I ran through all the personal introductions and kept submitting to agents I found through my own research.  One thing that kept me going was that I got encouraging responses about the writing.  The agents might have been taken aback by Emma Jean, but they were complimentary about my writing and many offered to look at my next novel. I ended up submitting the book to over 50 agents.
In the fall of 2011, as I was in the middle of this frustrating submission process, an old friend with whom I'd gotten my MFA contacted me and told me his novel had found a publisher—Vagabondage.  I knew this novel well because I had critiqued the manuscript (for the record, it's Facing the Furies by Daniel DiStasio).  It was a novel that I absolutely adored and so I checked out the publisher.  They had a submission form on their website and on a whim, I submitted Emma Jean.  Dan told me he'd heard back in two weeks and the website said they responded in six, so when I didn't hear back, I just figured it was another no.
Fast forward to March 2012, nearly five months later.  It was a Saturday afternoon and I'd been out all day, so I was checking my email on my phone.  I noticed an email from Vagabondage and idly looked at it.  Thanks for submitting your novel to us.  We love it, and would like to publish it.  I was so used to reading the same old rejection that it took me a few minutes to realize they were accepting me, not rejecting me!  Even after it sunk in, I kept going back to the email to make sure I hadn't read it wrong.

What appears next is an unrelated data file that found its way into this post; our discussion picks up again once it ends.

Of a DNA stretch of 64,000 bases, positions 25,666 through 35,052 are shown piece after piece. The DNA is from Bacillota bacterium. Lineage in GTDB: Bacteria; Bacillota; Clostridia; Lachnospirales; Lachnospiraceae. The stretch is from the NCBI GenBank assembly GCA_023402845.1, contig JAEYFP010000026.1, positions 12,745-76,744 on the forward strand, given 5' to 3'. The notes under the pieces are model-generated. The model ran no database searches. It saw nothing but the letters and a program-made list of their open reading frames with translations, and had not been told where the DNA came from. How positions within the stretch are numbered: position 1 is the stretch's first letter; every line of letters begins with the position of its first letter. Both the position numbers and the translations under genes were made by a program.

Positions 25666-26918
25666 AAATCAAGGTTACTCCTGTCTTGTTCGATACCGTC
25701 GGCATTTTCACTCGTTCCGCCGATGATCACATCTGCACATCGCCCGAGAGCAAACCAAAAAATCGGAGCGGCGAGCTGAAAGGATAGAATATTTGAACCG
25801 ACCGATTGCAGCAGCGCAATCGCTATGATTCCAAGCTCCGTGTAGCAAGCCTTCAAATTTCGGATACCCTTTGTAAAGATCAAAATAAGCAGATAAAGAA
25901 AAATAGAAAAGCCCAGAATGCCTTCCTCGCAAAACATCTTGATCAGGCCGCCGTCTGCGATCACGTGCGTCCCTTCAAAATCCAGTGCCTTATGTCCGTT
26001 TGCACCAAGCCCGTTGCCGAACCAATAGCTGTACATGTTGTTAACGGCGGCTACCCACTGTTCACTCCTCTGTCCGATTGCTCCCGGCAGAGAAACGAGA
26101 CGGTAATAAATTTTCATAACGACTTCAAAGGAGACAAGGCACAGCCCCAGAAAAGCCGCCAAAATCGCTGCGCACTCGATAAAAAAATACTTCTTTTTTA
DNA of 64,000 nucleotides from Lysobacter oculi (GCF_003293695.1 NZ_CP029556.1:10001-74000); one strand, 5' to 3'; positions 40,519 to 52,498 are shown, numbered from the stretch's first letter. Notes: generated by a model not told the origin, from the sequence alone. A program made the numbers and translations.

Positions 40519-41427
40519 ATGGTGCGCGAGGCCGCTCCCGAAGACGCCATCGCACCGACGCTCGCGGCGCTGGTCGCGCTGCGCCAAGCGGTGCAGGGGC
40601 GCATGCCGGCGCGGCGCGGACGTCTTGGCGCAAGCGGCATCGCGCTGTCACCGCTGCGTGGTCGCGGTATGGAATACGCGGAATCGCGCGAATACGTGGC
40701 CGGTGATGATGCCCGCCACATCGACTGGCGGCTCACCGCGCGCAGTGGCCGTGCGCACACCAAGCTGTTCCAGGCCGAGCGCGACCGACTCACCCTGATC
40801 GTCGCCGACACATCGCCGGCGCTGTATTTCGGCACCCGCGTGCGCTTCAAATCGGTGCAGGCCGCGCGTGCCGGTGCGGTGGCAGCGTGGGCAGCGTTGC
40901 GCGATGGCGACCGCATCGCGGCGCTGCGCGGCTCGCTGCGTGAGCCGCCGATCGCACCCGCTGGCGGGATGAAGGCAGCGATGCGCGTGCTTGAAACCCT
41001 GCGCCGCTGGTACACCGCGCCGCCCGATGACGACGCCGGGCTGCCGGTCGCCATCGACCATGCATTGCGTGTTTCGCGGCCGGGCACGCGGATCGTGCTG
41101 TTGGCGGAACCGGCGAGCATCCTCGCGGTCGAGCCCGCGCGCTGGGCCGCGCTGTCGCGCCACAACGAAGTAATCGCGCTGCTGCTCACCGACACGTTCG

Please, writers who are reading this—don't give up!  When you know you've done your best and have honed your novel to a point that it's publishable, keep going.  We creatives give up way too fast.  I know I have in the past, and the reason that Emma Jean is published is because I just kept going.
ZM—What’s the best thing about publishing with Vagabondage Press? www.vagabondagepress.com